diamond bulletAt Thermopylae, By Simonides of Ceos
diamond bulletArt Poétique, By Paul Verlaine
diamond bulletAutumn Song, By Paul Verlaine
diamond bulletSome Lines from Voltaire's Poem on the Disaster at Lisbon, By François Marie Arouet de Voltaire

What Poetry Really is—A Celebration

Some of the persons who studied with Eli Siegel came to write poems that he was able to say were true poetry. And his criterion in looking at a poem by a contemporary was the same as that with which he looked at a poem by John Donne or Li Po or Baudelaire: Did the person see, and express what he or she saw, with such a fullness of sincerity that the permanent opposites of reality are musically one in the lines?   Following are some of these poems.  They were presented at a Saturday evening reading at the Aesthetic Realism Foundation during Poetry Month, April 2009.

diamond bullet Karen Van Outryve
 
         Lilies
          The Red Sun
diamond bullet Margot Carpenter
          A Hymn to Process
          Conscience, My Friend
diamond bullet Nancy Starrels
         The Search
         Dionysia
diamond bullet Sheldon Kranz
         No Tickets
         Problem in Space
diamond bullet Nat Herz
         The Ruby Considered
         from City of Objects
diamond bullet Dorothy Koppelman
          Stalk
          A Heart in Any Book
diamond bullet Ellen Reiss
          Abundantly Becoming
          The Shadows, Black
diamond bullet Louis Dienes
         I Asked for It  
         People in the Mountains
diamond bullet Rebecca Fein
         The Little Chinese Bowl
         Fresh Falling Snow
diamond bullet 
Martha Baird
        
Poetry from Nice Deity

From The Critical Muse & More

Imperative Aesthetic Realism Illustrations

Poetry can make it possible for us to like ourselves and the world in ways we could not before.  While people have cared for poetry, carried poems in their wallets, framed poems like Kipling's If for their walls, people haven't known that poetry could be the true means of their liking the world they meet every day.  Through the Aesthetic Realism of Eli Siegel poetry is able to be, in a new way, the "utile dulce"—the sweet usefulness—Horace said it was....  Every poem ever written has been about the self—even if it deals with an army, as Tennyson's Charge of the Light Brigade does, or with farming, as does Virgil's Georgics.  But some poems are clearly about the self, and [some of these are included here]. These poems... are imperative Aesthetic Realism illustrations.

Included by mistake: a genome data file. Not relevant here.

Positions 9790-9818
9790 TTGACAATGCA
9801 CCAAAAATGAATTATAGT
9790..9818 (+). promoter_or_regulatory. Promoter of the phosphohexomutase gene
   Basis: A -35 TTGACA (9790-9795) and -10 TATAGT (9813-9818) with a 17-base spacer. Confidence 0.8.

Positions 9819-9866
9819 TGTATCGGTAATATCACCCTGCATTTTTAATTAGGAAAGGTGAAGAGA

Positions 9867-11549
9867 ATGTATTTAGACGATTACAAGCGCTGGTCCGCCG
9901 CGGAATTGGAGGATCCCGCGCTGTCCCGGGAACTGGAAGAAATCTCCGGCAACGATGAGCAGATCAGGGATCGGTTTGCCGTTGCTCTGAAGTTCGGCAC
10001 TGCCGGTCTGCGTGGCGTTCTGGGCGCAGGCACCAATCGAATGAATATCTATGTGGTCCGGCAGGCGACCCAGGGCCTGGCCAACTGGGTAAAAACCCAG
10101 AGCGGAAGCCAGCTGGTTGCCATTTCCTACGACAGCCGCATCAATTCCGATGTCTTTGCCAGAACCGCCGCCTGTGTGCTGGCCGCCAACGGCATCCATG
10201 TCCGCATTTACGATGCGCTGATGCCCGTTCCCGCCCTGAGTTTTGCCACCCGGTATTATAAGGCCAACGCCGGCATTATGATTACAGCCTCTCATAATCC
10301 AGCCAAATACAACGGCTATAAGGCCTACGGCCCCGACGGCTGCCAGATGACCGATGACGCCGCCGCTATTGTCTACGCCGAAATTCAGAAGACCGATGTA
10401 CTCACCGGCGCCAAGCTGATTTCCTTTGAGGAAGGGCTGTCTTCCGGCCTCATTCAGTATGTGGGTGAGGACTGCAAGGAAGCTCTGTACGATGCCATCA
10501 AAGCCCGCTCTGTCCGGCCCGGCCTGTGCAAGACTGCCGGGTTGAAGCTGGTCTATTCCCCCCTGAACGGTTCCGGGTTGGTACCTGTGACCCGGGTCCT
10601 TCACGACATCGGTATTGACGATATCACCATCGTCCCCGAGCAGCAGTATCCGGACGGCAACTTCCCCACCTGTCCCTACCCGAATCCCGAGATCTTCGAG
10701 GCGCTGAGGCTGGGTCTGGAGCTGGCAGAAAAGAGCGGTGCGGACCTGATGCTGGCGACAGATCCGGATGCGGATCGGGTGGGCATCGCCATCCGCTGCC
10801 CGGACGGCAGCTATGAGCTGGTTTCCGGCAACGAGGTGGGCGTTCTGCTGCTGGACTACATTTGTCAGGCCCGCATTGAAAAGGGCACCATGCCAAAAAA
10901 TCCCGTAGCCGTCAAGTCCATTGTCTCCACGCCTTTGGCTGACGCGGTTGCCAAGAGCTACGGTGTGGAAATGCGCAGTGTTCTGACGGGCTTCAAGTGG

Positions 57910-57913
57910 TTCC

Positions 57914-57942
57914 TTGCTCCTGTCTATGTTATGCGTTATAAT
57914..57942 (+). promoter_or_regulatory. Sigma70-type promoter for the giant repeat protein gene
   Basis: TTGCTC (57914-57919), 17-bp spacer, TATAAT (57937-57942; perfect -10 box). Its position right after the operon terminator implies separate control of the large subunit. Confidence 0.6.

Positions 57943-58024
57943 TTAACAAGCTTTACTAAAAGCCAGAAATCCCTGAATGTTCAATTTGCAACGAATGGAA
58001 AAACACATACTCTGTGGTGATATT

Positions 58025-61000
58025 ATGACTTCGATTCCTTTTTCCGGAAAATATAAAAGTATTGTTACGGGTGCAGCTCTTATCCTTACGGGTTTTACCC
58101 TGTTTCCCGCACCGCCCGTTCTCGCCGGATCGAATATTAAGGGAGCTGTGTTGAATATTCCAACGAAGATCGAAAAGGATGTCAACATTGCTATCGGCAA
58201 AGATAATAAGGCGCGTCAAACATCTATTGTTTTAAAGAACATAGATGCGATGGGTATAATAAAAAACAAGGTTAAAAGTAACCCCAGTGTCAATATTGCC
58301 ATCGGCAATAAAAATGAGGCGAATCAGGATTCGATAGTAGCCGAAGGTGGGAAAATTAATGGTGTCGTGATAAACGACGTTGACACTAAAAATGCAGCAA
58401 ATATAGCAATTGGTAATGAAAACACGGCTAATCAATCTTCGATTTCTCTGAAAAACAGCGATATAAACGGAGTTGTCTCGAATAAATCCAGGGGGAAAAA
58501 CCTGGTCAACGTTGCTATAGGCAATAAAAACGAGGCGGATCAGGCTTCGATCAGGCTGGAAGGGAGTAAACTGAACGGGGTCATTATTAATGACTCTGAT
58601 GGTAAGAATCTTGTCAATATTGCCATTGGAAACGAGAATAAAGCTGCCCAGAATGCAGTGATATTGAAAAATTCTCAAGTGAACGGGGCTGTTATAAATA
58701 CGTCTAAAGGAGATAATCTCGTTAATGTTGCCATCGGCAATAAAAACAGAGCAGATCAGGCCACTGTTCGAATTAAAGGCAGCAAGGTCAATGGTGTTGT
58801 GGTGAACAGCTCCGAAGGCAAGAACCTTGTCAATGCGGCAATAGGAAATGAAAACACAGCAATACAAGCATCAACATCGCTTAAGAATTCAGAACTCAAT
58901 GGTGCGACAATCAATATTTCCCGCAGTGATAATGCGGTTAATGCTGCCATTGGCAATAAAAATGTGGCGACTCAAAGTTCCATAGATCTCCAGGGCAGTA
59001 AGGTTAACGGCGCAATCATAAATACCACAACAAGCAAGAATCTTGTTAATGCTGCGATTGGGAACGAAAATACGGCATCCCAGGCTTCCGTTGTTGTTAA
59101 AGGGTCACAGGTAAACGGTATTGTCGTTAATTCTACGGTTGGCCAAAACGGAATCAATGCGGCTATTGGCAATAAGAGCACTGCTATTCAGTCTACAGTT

Margot Carpenter & Karen Van Outryve, Eds. from Preface to The Critical Muse                 

Resources

Aesthetic Realism Foundation site

You can visit the home page of the Aesthetic Realism Foundation—and also see the Calendar of Events. You can learn about Aesthetic Realism consultations and find out about the many other ways this philosophy is taught; read the online biography of Eli Siegel and what Congressman Elijah Cummings said about him in the U.S. Congressional Record.

You can also read what people are saying, on the page of relevant links. How teachers have been using the Aesthetic Realism Teaching Method for 30 years is also well documented on the site. To contact the Foundation for travel instructions, or to request further information you can visit the Contact page.

Visit the Site Map for the Aesthetic Realism Foundation Online Library.

More about Eli Siegel

 

Biographical information about Eli Siegel
Biography and photographs in Theatre Co. Site
Preface to Self and World by Eli Siegel
Lectures by Eli Siegel
Essays by Eli Siegel
Eli Siegel's "Is Beauty the Making One of Opposites?"
Reviews of Eli Siegel's poetry and other works
Reviews by Eli Siegel in Scribner's Magazine

More about Ellen Reiss

Biographical Information

Selected commentaries by Ellen Reiss on Poetry
• On Lord Byron
• On Eli Siegel
• On Emily Dickinson
• On John Keats
• On Percy Bysshe Shelley

Selected commentaries by Ellen Reiss on Current History
• When We Feel Hurt; or, Arabs and Jews
• Unions and Beauty
• Logic, Poetry, and California
A Truly American Economy & "Occupy Wall Street"
Who and What Are Important? (on fast food workers' strikes)
Shakespeare and Mandela

Selected commentaries by Ellen Reiss on Literature
• Nature, Romanticism, & Harry Potter 
• Justice and Punctuation 
• Mind and Sherlock Holmes
• The Great Barbarity & What Can Oppose It
(on Hemingway)
The Ordinary, the Strange, & Ourselves (on the meaning of romanticism)